The American Conference Institute’s annual conference on US Economic Sanctions Enforcement and Compliance in Washington, DC returned in-person in May 2022, with a broad mix of representatives from the US, EU and UK governments and sanctions practitioners from law firms and corporate organisations. Russia was central to most of the discussions, given the ongoing impacts of the conflict in Ukraine. We share five of our takeaways from the event. 

  1. Russia sanctions will remain in place and are the main priority of Western governments. There was consensus from US, EU and UK officials that sanctions against Russia will remain while the conflict with Ukraine continues, and that the sanctions regime will expand and tighten in response to the pattern of violence. There was one possible trade-off suggested for an easing of sanctions against Russia: if Russia implemented a peace treaty, then they could be given access to some of the foreign exchange reserves that were restricted in response to the start of the conflict. However, this suggestion was an outlier; officials from either side of the Atlantic did not suggest much scope for an easing of sanctions or optimism about a peace treaty, and much of the discussion rather focused on how sanctions could be strengthened and Russia’s circumvention of them avoided. In an indication of the political mood, US government officials implied – but did not say outright – that any reversal of sanctions – even in conditions of peace – were unlikely in the absence of broader political change in the relationship with Russia.
  2. However, there are other important priorities.The US’s – and to an extent the EU’s and the UK’s – sanctions priorities are consistent with recent years: counter-terrorism, human rights and corruption, the alleged misuse of the cyber domain and digital assets, and country-specific regimes that many sanctions practitioners are accustomed to (China, Cuba, DPRK, Iran, Myanmar and Venezuela). The intersection of cyber security issues with sanctioned countries and actors, and the associated compliance challenges, are a priority for these governments, with US officials being the most forthright about cyber and digital issues, stating that the US wants to be the global leader in digital assets.
  3. Collaboration in and with the EU.There was consensus that the EU has changed its approach to sanctions, making them a more integral part of its foreign policy and collective security. However, the tensions between member states will hamper the implementation of additional measures against Russia in the coming months and on other foreign policy challenges in the future. The EU and the UK did not appear to be where the US now is with its use of sanctions, in that the US uses sanctions as a central foreign policy tool to promote its economic and technological competitiveness and supremacy (including in the digital domain). Nonetheless, all government representatives talked of the unprecedented nature of their diplomacy and collaboration towards the Russia sanctions since February. The designation of Chelsea FC due to the imposition of sanctions on its owner Roman Abramovich was raised as a unique example of collaboration on joint UK and EU licences to allow Chelsea’s away match against Real Madrid in the men’s Champions League quarter finals to take place in April.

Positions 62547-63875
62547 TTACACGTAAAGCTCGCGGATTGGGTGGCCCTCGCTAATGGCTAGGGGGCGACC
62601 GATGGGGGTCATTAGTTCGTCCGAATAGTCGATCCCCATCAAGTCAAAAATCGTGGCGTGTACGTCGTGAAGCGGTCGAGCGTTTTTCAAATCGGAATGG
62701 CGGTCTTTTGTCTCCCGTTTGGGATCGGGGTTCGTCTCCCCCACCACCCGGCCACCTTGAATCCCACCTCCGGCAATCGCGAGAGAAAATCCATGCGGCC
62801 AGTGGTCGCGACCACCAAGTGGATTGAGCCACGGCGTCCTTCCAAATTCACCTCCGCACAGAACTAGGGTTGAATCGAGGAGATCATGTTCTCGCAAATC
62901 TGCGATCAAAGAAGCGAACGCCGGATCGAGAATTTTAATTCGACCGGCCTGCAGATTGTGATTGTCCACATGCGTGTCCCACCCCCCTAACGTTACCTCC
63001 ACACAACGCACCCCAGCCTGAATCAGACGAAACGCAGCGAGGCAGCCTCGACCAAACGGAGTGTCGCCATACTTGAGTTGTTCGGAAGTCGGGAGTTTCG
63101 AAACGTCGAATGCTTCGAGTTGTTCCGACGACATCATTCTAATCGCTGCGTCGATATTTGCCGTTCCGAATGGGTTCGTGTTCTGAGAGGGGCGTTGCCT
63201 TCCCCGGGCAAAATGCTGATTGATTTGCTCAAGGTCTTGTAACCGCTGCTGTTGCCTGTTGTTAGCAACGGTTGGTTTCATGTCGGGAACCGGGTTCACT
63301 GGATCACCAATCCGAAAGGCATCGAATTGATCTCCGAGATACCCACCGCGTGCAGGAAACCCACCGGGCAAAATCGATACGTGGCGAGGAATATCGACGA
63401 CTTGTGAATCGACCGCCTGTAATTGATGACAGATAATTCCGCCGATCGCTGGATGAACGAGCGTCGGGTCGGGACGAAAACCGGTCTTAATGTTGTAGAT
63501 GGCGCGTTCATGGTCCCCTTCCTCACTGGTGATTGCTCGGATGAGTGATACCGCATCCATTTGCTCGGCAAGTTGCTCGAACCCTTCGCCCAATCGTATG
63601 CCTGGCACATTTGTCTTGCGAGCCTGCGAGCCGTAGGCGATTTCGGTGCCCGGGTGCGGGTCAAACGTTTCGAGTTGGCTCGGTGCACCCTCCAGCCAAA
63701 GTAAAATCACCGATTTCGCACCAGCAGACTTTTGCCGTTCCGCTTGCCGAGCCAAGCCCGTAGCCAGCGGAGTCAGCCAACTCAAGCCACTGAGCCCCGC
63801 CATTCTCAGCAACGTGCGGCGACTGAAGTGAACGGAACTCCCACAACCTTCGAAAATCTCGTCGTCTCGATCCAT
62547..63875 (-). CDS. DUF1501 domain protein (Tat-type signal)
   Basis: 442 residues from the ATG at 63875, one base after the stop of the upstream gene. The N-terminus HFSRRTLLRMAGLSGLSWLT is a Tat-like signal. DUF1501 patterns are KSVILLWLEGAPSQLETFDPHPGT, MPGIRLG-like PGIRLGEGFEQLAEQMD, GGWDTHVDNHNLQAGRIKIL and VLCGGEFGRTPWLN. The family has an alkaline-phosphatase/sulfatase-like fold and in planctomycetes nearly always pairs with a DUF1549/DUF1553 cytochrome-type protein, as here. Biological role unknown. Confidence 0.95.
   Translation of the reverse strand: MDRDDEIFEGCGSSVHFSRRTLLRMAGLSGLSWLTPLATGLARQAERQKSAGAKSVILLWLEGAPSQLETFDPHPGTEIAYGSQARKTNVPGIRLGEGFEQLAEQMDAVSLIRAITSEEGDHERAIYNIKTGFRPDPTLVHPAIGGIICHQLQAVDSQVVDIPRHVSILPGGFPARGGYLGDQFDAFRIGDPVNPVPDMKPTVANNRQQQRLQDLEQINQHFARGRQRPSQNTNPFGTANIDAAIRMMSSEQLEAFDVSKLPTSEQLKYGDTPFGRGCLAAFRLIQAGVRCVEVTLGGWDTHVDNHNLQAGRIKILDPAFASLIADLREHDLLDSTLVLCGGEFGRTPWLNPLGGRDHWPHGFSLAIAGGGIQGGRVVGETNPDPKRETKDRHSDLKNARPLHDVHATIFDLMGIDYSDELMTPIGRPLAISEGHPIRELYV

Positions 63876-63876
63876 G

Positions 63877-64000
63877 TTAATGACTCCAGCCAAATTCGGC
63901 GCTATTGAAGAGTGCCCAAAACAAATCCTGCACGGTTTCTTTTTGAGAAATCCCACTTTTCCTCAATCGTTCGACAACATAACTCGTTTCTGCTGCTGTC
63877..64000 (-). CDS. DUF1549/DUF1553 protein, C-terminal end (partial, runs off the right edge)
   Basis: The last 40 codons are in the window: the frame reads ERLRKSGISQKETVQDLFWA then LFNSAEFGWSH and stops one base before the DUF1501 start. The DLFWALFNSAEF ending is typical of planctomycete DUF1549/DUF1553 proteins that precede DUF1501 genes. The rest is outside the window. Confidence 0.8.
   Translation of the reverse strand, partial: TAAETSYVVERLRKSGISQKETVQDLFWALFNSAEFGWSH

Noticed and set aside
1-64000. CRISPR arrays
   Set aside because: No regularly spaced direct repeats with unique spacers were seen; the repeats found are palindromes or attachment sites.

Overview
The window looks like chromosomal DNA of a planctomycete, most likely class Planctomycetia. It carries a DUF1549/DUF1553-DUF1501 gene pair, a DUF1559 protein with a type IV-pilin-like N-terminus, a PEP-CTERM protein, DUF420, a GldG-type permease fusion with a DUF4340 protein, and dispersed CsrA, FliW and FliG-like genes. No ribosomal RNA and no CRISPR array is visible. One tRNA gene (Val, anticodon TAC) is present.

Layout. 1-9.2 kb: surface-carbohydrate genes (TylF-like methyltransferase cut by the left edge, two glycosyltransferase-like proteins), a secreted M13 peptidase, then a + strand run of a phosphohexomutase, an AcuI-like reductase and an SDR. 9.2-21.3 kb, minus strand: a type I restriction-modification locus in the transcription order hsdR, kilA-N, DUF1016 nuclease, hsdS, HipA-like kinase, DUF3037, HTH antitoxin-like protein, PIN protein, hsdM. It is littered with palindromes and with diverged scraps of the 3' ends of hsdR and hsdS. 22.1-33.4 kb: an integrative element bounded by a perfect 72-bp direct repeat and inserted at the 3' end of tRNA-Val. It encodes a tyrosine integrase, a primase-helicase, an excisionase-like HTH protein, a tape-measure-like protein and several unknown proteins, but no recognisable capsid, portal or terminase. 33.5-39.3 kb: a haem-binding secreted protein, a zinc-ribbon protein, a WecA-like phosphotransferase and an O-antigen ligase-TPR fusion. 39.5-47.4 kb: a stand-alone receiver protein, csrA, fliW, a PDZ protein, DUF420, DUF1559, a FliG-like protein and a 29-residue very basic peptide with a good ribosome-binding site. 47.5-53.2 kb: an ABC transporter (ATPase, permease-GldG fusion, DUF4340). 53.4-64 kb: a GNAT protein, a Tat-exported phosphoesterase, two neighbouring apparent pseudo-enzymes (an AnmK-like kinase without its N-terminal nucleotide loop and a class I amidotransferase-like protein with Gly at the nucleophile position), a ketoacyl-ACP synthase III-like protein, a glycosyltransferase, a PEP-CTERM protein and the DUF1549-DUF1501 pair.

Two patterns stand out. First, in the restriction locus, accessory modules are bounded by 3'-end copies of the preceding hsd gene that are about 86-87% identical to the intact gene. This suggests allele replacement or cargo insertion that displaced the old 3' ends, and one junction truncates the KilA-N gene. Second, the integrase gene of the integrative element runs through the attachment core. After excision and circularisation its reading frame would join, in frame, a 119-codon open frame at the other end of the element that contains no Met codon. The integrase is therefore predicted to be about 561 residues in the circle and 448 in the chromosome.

4. Humanitarian considerations. The impact of sanctions on normal people and sanctions’ role in generating – and in some cases exacerbating – humanitarian problems was widely acknowledged by government and the private sector, particularly in the provision of food and healthcare. The US, EU and UK governments sought to address these criticisms by encouraging the private sector to engage with them about these issues as they arise, and to ensure that they consult the various advisories they have produced on these themes. These humanitarian considerations also appeared in discussions about how to approach licensing questions. Private practice lawyers emphasised that licences are easier to obtain from sanctions enforcement agencies if they are framed in terms of the human impact of permitting the business activity and the consistency of these outcomes with governments’ foreign policy goals (rather than the financial impact of sanctions on companies).
  5. Law enforcement and sanctions.There was discussion among US government representatives and private practice layers about sanctions perhaps eclipsing corruption as a central focus for US law enforcement agencies. The Office of Foreign Assets Control (OFAC), the US’s sanctions enforcement agency, has appointed a new head of engagement with law enforcement agencies, which appears to be indicative of this shift. The increasing use of sanctions designations against officials and criminals associated with corruption, and the nexus between some of the justification for sanctions against Russia with corruption, are drawing corruption – which has typically been the domain of the Department of Justice – and sanctions investigations – which have typically but not exclusively been the domain of the Department of Treasury – more closely together.


Control Risks published its 2022 global outlook for sanctions in March. You can download a copy of the report by clicking here.

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